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November 16: The Sound of Music

November 16, 2010

blogSpanThe Sound of Music, by Richard Rodgers (music) and Oscar Hammerstein II (lyrics), premiered on Broadway at the Lunt-Fontanne theater on this date in 1958. It starred Mary Martin and Theodore Bikel as the parents of the von Trapps, a real-life musical family that left Austria during the rise of Nazism. The Sound of Music ran for 1,443 performances and injected into the culture such hit songs as “Do-Re-Mi” (“do, a deer, a female deer”), “My Favorite Things” (which John Coltrane turned into a jazz classic), “The Sound of Music,” and “Climb Ev’ry Mountain.” Oscar Hammerstein, who had a Jewish father but was raised as an Episcopalian, died only months after the premiere of the show, by which time he and Rodgers had written Oklahoma, Carousel, South Pacific, and The King and I, and numerous other worthy shows that revolutionized the Broadway stage. Richard Rodgers and Marvin Hamlisch are the only people in history to win an Emmy, a Grammy, an Oscar and a Tony Award.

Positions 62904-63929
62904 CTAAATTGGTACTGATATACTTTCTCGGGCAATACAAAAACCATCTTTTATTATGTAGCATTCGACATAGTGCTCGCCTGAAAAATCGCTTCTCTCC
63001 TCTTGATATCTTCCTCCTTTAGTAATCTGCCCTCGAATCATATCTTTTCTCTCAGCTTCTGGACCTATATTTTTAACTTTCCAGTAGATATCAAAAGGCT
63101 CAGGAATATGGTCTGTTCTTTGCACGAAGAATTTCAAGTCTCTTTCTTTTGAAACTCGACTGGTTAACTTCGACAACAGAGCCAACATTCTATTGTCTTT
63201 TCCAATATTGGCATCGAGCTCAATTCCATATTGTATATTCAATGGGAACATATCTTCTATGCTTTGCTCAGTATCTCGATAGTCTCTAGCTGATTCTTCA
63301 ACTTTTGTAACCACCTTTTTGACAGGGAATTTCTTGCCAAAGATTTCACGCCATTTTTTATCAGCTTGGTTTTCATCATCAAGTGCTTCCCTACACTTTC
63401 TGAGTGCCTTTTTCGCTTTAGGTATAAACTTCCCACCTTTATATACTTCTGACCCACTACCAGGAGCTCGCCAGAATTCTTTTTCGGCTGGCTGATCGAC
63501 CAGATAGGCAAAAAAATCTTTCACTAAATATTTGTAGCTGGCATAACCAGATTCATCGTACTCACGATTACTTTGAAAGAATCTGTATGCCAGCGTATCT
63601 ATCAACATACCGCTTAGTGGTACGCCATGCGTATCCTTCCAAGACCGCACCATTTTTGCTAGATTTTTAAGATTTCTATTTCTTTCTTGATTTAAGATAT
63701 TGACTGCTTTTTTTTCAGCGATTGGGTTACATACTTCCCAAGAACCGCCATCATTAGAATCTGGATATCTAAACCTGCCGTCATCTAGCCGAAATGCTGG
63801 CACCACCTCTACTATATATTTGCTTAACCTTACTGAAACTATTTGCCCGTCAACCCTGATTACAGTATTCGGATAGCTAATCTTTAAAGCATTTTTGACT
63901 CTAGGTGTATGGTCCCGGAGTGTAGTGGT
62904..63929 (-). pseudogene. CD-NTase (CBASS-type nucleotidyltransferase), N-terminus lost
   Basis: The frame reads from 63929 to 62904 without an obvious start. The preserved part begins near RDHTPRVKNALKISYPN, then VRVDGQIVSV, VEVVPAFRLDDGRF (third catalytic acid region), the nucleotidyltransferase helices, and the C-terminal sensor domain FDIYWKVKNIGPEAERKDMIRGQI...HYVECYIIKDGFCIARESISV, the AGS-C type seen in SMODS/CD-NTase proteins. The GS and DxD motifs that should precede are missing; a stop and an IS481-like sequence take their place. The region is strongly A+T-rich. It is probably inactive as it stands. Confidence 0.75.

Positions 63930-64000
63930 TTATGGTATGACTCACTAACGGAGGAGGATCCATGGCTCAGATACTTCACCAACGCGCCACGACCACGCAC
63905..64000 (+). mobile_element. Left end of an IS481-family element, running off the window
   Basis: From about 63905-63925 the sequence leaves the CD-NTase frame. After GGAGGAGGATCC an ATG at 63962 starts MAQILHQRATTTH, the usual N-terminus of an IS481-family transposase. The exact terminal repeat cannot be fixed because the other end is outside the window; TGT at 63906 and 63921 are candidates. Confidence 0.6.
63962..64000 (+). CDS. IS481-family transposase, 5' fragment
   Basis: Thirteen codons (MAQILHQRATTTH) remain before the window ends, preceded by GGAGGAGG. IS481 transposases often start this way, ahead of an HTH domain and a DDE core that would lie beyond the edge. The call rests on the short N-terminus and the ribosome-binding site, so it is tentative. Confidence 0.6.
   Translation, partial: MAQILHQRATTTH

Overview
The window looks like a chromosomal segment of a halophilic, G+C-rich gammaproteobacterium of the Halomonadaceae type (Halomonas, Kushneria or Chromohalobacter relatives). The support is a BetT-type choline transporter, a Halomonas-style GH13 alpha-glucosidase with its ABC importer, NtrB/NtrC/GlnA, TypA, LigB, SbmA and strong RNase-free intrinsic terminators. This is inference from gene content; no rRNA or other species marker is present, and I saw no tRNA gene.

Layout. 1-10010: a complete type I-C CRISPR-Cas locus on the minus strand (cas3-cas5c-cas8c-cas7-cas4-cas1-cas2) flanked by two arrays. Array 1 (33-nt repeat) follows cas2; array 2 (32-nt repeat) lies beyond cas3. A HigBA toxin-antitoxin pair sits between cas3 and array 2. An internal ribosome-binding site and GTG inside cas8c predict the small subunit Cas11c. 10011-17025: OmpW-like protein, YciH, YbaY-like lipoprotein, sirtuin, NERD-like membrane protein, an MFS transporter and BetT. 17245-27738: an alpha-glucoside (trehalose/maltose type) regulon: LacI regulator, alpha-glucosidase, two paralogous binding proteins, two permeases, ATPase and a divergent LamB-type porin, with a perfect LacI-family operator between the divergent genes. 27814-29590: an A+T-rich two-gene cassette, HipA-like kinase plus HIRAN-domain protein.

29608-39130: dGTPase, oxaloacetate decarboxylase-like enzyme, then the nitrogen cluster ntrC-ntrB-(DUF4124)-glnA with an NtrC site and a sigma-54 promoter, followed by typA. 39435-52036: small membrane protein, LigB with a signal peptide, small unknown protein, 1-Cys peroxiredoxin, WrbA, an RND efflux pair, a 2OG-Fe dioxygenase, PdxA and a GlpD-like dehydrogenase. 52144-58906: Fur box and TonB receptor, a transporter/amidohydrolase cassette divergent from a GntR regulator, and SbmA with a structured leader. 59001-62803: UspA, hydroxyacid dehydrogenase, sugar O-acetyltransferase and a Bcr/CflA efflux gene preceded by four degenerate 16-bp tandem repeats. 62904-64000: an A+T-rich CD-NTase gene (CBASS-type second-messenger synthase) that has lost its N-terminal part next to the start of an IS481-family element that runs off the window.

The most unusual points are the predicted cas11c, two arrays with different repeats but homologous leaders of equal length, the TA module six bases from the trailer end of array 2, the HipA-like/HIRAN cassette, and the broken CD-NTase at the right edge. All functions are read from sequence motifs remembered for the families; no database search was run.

“What’s wrong with sweetness and light? It’s been around quite a while.” —Richard Rodgers